Have you ever noticed the fine line between trust and stupidity? Or have you wondered at the sometimes vague divide between walking in wisdom and faith? Our topic lately has been generosity and the fact that God loves a cheerful giver. But while we’re encouraged to give generously to the work of the Lord, we’re also commanded to be wise stewards of the resources God has given us. So how do we balance the two? It would not be wise to give everything to God’s work, but at the same time, we cannot be a cheerful giver if we hoard all that we’ve been entrusted.
Giving. Tithing. Money. Finances. All these are sensitive topics and can ruffle quite a few feathers and rattle people’s consciences. Many people have opinions on these subjects and share them freely, while others don’t want to be told how to manage their money or how and where they should give. No matter what our stance is on these various points, we must always look at what God’s heart and desire is in these matters. We must seek out how God wants us to handle our finances, abundance, and generosity and not let people and the world dictate how we manage these areas.
“You reap what you sow.” This phrase is so true. It is farming basics. A farmer cannot expect a high yielding crop if he does not plant a grain. Likewise, we cannot expect much in life if we do not invest ourselves in the people around us and in the opportunities God places in front of us. You reap what you sow in all areas of life.
How often do we get excited and passionate about a vision, idea, or project but then quickly lose interest and forget about the whole thing? Or, how many times do you commit yourself to something but then after more thought back out?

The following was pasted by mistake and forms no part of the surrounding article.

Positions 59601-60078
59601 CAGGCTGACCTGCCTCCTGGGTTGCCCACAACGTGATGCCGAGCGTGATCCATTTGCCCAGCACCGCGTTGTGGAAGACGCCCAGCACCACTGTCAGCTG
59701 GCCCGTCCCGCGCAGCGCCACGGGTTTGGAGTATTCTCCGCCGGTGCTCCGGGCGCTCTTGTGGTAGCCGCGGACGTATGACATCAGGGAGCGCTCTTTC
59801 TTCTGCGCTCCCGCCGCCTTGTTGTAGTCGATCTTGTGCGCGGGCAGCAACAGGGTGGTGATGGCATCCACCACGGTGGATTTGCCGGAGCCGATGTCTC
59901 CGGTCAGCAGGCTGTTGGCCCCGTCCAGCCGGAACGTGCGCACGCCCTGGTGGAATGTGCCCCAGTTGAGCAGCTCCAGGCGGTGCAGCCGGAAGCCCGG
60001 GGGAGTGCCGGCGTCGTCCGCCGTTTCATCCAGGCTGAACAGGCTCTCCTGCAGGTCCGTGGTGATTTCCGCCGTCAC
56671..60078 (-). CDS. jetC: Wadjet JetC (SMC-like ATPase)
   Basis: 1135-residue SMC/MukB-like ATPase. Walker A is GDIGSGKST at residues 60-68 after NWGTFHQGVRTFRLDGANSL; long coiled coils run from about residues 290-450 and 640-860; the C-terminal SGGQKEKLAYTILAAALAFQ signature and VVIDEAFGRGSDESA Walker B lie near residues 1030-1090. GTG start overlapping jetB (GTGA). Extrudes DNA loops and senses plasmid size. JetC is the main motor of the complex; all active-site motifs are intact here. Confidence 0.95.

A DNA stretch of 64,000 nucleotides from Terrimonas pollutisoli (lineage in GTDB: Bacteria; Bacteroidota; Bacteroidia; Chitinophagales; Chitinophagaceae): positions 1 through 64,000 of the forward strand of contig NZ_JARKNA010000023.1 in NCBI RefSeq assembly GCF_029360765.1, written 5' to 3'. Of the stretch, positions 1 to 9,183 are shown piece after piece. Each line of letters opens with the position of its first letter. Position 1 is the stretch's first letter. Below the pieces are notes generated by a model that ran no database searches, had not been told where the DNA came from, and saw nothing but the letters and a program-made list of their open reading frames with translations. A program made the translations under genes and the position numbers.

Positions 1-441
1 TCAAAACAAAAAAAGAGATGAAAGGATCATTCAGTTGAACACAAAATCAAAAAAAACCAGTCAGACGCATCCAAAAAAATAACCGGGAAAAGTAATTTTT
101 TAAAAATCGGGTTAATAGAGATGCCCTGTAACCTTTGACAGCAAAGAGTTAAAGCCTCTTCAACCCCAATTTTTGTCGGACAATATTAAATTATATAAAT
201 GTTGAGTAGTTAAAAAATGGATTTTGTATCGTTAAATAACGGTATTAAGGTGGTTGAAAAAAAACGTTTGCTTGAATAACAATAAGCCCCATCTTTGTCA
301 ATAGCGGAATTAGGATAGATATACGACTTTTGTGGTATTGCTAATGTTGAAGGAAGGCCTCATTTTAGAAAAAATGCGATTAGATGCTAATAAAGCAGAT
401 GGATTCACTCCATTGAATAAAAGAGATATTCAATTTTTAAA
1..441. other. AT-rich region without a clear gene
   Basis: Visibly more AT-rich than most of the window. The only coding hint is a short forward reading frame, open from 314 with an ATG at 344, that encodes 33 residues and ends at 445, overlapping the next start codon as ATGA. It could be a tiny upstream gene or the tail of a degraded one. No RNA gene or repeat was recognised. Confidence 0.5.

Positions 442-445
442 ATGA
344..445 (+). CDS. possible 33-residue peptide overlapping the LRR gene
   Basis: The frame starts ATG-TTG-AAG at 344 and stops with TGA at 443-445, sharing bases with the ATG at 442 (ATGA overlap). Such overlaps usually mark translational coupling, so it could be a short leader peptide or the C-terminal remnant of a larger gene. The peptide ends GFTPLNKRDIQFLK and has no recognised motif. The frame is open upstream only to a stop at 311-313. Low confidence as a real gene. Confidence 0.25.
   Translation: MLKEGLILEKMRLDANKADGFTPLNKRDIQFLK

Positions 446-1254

I’ve been there, done that. There have been projects and ideas that I’ve been so excited about but then never bring them to fruition. Life happens. We get busy. And before we know it, we never finished that great idea or fulfilled all our commitments.
Giving is our topic this week. We’ve already looked at what it means to give, and to give generously. Now it’s time to look at the greatest Gift ever given and the One who bestowed this blessing upon us. It’s time to look at Jesus’ mind-blowing gift to us.
“For you know the grace of our Lord Jesus Christ, that though he was rich, yet for your sake he became poor, so that you by his poverty might become rich.”
~II Corinthians 8:9
Giving. It can be a sensitive topic and not one people like to bring up. However, as we’ll learn in chapter eight, giving is an important part of the Christian life. Through it, we show love, care, and concern for our fellow brothers and sisters in Christ, and by it, we prove our genuineness of faith. As the Apostle James warned, faith without actions is dead (James 2), and giving is one of the actions we can do that show our faith. So let’s see what Paul has to say about giving in his letter to the wealthy Corinthians.
Pain. The one thing we avoid most in life. Whether, it is emotional, mental, physical, or spiritual, no one likes it and no one goes looking for it. But Paul tells us here in II Corinthians seven that pain and sorrow have a restorative purpose in our lives. Let’s take a look at what he’s talking about.
“As it is, I rejoice, not because you were grieved, but because you were grieved into repenting. For you felt a godly grief, so that you suffered no loss through us. For godly grief produces a repentance that leads to salvation without regret, whereas worldly grief produces death.”
~II Corinthians 7:9-10
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